By every measure, Phu Quoc, Vietnam should be paradise with its palm trees, warm turquoise ocean, and miles of deserted white sand beaches to call your own. But just outside of the picture-perfect frame, it’s hiding a very dirty secret.
OK, “hiding” seem inappropriately mysterious. It’s not hiding it at all. It’s piled up everywhere for everyone to see – trash. The island (and you) are swimming in it.
I booked a flight to Phu Quoc as part of my hasty retreat from the smog and sweat of Saigon, hoping for a better view of Vietnam. I got a motorbike taxi from the airport into town, passing through green, rugged hills and fields. The untouched scenery seemed worlds away from the well worn paths (they’re really practically paved with yellow lines at this point) of the Southeast Asia tourist.
I checked into my hotel and headed down to the beach to catch my first ocean sunset in Asia.
The sun was already low, and blues were effortlessly giving way to orange and pink hues. A group of Vietnemese men were spear-fishing on a cluster of rocks. I had stepped into a postcard.
My excitement withered. Piles and piles of trash collected on the sand. Between the rows of lobster-colored tourists and blue water lay an endless mosaic of rubbish.
Deflated, I returned to my hotel and asked which beach had the fewest number of people (and presumably less trash). She pointed me in the direction of Dai Beach, an hour north of the city on the west coast. Resolved not to give up on my paradise just yet, I decided to rent a scooter to see if conditions were at all improved elsewhere.
I set out early the next morning, map in hand, and tried to follow road signs toward the beach. But I guess that’s the key thing about deserted beaches – they’re not particularly easy to find. I went from paved road to dirt road to a road made of concrete slabs so uneven that driving down it without being flung off elicited applause from the locals.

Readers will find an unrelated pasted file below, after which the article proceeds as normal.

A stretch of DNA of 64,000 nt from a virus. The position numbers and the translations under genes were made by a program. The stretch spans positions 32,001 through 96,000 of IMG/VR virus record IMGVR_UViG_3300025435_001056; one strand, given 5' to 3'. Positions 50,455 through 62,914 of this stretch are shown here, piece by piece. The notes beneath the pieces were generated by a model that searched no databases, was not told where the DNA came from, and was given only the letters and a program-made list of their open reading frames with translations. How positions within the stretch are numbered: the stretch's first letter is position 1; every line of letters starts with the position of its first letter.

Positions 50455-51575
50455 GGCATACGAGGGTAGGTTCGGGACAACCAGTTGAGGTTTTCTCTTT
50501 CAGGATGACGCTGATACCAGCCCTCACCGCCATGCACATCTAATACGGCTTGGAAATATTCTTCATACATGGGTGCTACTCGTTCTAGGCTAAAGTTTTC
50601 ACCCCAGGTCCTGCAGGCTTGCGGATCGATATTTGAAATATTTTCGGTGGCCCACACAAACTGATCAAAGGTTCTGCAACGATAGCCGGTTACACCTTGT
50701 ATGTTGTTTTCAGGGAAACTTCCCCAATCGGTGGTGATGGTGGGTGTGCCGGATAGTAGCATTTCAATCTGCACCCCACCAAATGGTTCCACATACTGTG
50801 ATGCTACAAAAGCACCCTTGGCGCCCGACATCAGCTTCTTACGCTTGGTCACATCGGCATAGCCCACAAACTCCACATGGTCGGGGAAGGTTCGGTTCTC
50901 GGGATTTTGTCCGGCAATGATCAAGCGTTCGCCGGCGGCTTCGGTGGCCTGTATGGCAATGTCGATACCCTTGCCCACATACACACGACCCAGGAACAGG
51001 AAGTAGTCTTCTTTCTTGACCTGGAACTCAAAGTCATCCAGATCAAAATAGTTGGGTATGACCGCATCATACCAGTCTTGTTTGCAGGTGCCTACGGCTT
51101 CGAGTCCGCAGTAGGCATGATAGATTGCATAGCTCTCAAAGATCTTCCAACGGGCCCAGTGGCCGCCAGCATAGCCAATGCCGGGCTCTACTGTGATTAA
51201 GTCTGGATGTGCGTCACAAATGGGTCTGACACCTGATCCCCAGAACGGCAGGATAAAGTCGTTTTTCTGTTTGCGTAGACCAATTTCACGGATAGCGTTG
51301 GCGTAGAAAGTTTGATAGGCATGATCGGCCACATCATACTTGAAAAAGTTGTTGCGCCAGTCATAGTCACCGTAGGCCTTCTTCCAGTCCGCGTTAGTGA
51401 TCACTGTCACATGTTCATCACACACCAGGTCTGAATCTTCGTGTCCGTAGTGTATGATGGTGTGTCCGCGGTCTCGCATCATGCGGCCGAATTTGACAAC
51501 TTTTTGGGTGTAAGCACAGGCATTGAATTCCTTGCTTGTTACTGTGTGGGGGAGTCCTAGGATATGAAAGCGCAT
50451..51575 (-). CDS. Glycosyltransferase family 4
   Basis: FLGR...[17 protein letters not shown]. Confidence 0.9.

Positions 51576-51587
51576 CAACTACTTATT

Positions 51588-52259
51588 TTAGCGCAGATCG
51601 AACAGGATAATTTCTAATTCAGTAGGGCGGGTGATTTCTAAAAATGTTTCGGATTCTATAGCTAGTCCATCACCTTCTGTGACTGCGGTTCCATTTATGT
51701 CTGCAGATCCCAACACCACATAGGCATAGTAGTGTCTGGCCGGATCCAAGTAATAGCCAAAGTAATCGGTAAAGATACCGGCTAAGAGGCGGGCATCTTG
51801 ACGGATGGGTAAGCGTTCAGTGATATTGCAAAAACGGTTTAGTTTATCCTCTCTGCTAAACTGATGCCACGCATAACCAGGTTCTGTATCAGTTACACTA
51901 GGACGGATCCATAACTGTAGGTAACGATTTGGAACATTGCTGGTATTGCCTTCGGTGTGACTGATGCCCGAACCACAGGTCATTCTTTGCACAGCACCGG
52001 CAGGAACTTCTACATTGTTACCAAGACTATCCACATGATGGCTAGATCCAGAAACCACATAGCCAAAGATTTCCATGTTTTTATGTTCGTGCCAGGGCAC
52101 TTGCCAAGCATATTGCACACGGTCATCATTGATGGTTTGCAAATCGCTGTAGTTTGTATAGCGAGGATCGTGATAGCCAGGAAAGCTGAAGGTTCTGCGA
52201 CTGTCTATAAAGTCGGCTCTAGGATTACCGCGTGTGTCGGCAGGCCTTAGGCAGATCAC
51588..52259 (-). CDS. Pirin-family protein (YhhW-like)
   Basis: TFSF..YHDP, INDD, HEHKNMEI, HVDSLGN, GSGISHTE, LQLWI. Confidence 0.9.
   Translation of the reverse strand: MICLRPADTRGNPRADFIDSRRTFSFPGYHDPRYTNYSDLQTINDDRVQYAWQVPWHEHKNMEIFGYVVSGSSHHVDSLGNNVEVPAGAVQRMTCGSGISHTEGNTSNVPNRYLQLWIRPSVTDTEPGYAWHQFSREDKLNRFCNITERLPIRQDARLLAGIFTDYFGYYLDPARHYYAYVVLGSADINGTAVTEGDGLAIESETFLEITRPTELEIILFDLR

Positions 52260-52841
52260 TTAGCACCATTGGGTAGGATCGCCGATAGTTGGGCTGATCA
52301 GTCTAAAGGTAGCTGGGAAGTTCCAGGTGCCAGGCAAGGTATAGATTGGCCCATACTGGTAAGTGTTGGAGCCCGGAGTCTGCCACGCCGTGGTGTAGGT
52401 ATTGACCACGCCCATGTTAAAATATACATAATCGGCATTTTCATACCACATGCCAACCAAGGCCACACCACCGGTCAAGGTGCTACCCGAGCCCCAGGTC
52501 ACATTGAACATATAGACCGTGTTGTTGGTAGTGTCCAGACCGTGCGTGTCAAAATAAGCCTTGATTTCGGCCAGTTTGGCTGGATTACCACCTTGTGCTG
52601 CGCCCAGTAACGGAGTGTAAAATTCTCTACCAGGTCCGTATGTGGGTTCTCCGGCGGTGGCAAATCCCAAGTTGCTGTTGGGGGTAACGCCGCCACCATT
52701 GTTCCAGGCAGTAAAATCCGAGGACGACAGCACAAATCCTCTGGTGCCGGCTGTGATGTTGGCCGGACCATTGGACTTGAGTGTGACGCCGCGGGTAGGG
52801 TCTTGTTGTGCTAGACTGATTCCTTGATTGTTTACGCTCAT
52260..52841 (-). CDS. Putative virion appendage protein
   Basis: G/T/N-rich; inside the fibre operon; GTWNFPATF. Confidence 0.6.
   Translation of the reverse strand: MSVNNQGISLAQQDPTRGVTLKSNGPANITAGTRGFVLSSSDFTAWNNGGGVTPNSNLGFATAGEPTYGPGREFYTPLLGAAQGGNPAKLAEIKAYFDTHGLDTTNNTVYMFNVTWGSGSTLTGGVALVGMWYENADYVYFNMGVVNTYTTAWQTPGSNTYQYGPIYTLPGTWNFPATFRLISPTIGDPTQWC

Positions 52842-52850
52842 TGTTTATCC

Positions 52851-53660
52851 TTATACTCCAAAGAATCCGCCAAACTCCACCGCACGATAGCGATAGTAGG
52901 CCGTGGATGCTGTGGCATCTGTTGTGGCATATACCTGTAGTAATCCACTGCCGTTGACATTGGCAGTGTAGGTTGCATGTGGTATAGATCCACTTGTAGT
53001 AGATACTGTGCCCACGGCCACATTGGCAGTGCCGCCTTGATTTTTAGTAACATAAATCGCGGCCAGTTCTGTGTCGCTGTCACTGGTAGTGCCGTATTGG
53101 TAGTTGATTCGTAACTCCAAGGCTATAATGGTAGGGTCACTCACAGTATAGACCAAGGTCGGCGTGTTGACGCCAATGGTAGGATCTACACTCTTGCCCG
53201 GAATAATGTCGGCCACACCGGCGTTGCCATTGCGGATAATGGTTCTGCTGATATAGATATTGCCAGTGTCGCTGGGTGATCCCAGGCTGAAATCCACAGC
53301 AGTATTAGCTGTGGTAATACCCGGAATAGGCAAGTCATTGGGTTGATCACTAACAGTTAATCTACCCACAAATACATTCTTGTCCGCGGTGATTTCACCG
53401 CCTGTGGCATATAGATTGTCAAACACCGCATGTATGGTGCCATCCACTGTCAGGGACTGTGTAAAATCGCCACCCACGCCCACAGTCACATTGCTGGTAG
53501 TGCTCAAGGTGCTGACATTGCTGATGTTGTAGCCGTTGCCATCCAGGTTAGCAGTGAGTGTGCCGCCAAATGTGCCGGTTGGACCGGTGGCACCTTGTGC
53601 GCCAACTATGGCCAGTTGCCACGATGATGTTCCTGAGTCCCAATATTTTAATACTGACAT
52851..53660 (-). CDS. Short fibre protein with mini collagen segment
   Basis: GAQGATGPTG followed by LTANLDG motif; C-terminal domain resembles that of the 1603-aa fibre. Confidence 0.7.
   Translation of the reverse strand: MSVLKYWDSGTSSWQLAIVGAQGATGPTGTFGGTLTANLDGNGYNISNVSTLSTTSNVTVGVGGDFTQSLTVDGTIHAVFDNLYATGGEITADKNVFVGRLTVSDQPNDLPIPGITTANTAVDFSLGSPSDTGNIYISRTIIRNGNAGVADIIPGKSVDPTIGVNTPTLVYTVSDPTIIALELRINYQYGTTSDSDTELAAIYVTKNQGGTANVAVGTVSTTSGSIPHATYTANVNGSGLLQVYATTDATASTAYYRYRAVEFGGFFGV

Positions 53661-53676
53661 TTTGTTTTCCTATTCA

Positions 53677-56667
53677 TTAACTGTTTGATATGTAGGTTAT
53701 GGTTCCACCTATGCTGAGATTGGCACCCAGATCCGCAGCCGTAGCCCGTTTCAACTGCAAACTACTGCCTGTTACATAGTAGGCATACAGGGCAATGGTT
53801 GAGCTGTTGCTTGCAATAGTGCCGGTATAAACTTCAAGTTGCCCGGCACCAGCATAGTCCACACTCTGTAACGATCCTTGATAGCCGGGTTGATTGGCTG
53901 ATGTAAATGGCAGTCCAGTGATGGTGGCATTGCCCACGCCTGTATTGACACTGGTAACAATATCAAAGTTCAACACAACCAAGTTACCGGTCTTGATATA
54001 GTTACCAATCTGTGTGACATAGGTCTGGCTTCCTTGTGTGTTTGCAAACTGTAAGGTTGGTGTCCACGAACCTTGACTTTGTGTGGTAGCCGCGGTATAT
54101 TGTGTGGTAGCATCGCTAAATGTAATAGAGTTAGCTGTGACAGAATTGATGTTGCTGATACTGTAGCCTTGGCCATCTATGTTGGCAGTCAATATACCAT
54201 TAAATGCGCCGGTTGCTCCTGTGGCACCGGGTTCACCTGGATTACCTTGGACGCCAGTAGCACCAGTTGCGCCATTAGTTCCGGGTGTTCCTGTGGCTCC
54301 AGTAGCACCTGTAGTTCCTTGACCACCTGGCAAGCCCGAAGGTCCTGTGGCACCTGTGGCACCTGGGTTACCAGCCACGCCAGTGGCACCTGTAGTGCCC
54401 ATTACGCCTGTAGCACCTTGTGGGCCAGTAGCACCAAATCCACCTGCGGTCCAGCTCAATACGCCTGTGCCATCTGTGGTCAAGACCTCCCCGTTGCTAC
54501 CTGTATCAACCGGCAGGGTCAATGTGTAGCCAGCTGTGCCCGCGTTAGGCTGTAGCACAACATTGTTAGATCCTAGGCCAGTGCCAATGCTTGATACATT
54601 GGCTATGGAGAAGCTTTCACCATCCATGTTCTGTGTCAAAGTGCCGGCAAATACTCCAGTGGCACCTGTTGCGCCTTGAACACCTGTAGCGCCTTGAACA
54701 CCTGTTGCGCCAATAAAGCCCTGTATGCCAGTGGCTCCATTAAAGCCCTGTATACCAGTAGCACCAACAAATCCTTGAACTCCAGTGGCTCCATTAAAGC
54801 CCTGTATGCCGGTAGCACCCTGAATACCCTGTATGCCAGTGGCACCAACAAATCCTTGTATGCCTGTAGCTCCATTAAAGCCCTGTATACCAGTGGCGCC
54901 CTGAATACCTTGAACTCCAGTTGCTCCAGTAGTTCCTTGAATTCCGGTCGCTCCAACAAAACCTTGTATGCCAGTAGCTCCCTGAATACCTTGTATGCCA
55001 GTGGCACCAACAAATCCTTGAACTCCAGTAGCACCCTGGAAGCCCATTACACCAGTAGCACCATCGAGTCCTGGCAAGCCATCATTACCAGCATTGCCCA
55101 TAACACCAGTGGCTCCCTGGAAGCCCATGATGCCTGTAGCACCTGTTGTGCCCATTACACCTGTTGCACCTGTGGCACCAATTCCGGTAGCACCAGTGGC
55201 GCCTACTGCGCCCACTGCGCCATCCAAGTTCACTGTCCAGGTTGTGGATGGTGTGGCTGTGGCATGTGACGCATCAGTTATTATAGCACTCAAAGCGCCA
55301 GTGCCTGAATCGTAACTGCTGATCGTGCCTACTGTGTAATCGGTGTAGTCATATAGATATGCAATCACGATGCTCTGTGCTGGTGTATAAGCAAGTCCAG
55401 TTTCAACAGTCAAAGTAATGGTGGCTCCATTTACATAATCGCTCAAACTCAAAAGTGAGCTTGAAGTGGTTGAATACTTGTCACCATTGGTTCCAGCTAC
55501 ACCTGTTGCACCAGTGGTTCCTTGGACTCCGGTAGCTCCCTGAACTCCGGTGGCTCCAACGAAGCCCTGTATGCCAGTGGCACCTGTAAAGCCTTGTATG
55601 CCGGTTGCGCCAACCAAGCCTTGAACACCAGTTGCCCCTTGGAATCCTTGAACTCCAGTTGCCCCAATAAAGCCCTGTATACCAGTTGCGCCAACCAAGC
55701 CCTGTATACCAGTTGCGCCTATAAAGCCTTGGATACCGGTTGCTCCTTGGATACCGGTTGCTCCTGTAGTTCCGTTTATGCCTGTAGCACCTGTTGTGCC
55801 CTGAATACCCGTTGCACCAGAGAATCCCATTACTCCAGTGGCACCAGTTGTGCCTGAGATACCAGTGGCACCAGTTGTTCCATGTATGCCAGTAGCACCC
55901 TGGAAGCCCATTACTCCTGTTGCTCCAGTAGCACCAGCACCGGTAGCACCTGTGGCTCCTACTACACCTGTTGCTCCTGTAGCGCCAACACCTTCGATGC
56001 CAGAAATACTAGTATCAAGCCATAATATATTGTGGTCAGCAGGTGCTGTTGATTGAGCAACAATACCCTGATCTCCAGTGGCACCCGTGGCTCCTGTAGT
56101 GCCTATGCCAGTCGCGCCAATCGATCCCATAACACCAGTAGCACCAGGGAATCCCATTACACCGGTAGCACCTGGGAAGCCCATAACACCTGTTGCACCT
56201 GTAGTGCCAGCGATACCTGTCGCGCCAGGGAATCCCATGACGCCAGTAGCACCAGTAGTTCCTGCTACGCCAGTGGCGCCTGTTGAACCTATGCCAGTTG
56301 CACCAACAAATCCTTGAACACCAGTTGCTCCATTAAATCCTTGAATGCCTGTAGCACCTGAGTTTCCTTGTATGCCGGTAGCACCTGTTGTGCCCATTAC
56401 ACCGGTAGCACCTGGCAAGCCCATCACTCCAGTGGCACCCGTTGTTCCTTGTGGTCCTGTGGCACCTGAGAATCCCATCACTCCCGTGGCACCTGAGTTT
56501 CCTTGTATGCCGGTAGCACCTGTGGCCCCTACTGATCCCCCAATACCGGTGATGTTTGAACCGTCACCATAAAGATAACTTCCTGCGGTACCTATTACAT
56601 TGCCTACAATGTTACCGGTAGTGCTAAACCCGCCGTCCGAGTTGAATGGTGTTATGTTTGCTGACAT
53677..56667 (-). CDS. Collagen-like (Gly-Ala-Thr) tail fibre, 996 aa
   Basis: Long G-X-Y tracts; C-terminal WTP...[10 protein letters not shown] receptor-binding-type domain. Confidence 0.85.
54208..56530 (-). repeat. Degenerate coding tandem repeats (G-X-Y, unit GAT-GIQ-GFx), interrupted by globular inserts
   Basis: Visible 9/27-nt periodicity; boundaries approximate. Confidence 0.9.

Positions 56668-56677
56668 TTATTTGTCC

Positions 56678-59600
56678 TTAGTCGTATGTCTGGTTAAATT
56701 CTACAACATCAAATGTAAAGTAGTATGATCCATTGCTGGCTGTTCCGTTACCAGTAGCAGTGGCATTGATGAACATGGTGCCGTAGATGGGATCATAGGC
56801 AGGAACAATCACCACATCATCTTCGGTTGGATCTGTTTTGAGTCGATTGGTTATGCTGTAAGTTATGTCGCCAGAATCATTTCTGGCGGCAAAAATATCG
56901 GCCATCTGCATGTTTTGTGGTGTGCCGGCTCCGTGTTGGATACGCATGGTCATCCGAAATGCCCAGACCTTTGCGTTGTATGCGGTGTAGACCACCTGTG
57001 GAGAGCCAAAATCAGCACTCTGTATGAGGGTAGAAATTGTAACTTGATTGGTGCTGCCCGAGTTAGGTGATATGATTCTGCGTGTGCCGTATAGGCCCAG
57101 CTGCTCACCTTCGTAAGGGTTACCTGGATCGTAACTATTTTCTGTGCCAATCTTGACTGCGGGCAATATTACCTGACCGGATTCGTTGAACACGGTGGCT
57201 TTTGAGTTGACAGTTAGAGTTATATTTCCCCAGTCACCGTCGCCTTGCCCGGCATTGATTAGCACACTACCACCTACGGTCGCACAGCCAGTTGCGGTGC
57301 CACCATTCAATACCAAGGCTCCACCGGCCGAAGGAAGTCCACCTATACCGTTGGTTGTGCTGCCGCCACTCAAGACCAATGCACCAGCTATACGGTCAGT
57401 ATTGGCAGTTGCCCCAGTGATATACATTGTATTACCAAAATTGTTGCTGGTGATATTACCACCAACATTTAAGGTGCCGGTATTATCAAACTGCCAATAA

I stopped to ask directions from a Vietnamese man. Our conversation went something like:
“Remember when you passed that road and you thought to yourself there is no way that could possibly be the road I’m supposed to turn on.”
“That’s the road you’re supposed to turn on.”
I backtracked and eventually found myself driving along on bumpy, red dirt parallel to a breathtaking coastline of deserted white beaches, speckled with small fishing villages and open-air restaurants.
No. Thought must be repressed. I have sun and sand. Surely I can make this work. I retreated to the hammocks. After a bit of twisting, turning, and wondering if laying in a hammock had always required so much core strength, I finally closed my eyes. There. Eyes closed. Everything is perfect.
At that moment the rope holding up the front of my hammock snapped. My head smacked the ground and my eyes popped open – directly next to a pile of washed up rubbish. The trash refused to be ignored.
I got back onto my scooter and headed further down the coast. Then I noticed something else. For every stretch of deserted, less-trash-y-than-in-town-beach, was a giant billboard illustrating a soon-to-be built resort. I lost count of the number of high-rises destined for the shore.